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Sunday, June 12, 2011

The cost of poor drafting

Aaron Portzline has an excellent piece up over at the Columbus Dispatch website about how the Blue Jackets' 2003 draft shaped the franchise over the past eight years- and not for the better- after the team spent its first two selections on Nikolay Zherdev and Dan Fritsche.

You can read the full story by clicking on this link.

Here are some highlights (or lowlights if you're a Jackets fan- and we won't bang on him too much for calling one of the Hart Trophy finalists "Chris" Perry as opposed to Corey):

To look back on that draft from the Blue Jackets' perspective is to wince and groan. It was hard to swing and miss in the first two rounds of 2003, but the Jackets did it twice.

While Philadelphia drafted centers Mike Richards and Jeff Carter, Anaheim selected forwards Ryan Getzlaf and Chris (sic) Perry, and Nashville landed defensemen Ryan Suter and Shea Weber - all of them All-Stars and game-changers - the Blue Jackets spent their first two picks on wingers Nikolay Zherdev and Dan Fritsche.

This is particularly salient analysis from Mr. Portzline:

The Detroit Red Wings have long approached the draft with a philosophy that might be surprising. Red Wings scouts are implored to evaluate prospects with three criteria in mind:
• Competitive spirit: How hard does the player play? Is winning hockey games the most important thing to him?
• Hockey sense: Does he make smart plays with the puck before line changes, read situations wisely?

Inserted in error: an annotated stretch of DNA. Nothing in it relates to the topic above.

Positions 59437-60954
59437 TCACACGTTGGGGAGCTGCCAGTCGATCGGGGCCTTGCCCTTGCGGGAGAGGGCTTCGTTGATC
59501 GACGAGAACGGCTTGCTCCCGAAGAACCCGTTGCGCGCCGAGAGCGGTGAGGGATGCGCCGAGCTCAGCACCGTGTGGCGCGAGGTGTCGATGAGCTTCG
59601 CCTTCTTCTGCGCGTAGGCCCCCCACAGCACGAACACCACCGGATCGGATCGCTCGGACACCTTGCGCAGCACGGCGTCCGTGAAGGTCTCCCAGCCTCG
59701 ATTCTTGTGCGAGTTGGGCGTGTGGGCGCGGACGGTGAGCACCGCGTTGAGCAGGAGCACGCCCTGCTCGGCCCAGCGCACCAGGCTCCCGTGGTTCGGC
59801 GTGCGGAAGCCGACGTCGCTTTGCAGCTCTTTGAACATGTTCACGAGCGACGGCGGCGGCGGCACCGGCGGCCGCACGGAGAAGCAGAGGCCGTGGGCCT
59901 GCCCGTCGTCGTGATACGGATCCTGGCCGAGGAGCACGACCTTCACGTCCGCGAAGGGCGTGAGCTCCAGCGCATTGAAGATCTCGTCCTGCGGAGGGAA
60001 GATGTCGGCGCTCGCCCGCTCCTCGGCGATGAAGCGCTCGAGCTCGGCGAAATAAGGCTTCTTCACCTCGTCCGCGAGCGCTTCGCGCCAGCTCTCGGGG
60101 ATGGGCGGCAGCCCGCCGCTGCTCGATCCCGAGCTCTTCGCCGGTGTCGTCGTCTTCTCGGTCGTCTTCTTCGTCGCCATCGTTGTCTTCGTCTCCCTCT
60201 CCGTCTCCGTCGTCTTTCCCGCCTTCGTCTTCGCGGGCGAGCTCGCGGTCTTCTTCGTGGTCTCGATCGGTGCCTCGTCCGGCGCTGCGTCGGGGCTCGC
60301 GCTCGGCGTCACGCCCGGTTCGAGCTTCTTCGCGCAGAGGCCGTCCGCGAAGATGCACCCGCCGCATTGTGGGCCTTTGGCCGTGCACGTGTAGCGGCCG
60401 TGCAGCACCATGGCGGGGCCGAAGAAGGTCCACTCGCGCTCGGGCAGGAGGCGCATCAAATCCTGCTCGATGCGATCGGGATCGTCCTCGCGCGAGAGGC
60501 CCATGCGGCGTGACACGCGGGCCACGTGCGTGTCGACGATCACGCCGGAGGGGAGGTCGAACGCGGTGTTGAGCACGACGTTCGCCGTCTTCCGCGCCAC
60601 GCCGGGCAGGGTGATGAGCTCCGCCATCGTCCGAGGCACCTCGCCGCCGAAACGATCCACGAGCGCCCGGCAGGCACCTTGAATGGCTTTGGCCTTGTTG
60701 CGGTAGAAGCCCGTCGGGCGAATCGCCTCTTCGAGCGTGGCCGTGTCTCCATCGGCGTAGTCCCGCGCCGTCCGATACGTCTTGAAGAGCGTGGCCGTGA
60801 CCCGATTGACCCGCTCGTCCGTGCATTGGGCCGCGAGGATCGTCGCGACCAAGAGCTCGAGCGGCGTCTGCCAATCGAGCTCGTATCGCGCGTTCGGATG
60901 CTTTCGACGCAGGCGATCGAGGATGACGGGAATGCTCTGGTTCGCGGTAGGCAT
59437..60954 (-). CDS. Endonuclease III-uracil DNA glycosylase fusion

• Skill: Can he skate, dangle and shoot?
The Wings' drafting success has been remarkable, considering they haven't picked higher than 21st in the first round since 1991. Yet, they've landed Pavel Datsyuk in the sixth round (1998), Henrik Zetterberg in the seventh (1999) and Johan Franzen in the third (2004), to mention a few.

Bottom line: Success in the modern NHL is largely defined by how well a team builds its core through the draft. The days of compensating for draft mistakes via free agency are long gone in this era of cost certainty.

If the rumors are true and Columbus ends up trading its eighth overall selection to Philadelphia for Carter, then it will be with more than a little irony that we make the following observation: Columbus will once again be eschewing the concept of building its team through the draft in favor of a quicker fix from a player it could have selected for itself eight years ago.

Folks can only wonder what might have been if the Blue Jackets had selected Getzlaf, Perry or Richards in the top-five and then Weber with the second-rounder. They would have gotten killed for it in late June '03- but time would have proven them to be the draft's big winners.

It's just one more reason for the absurdity of declaring who wins and who loses the day after- the jury's always out for at least five years.

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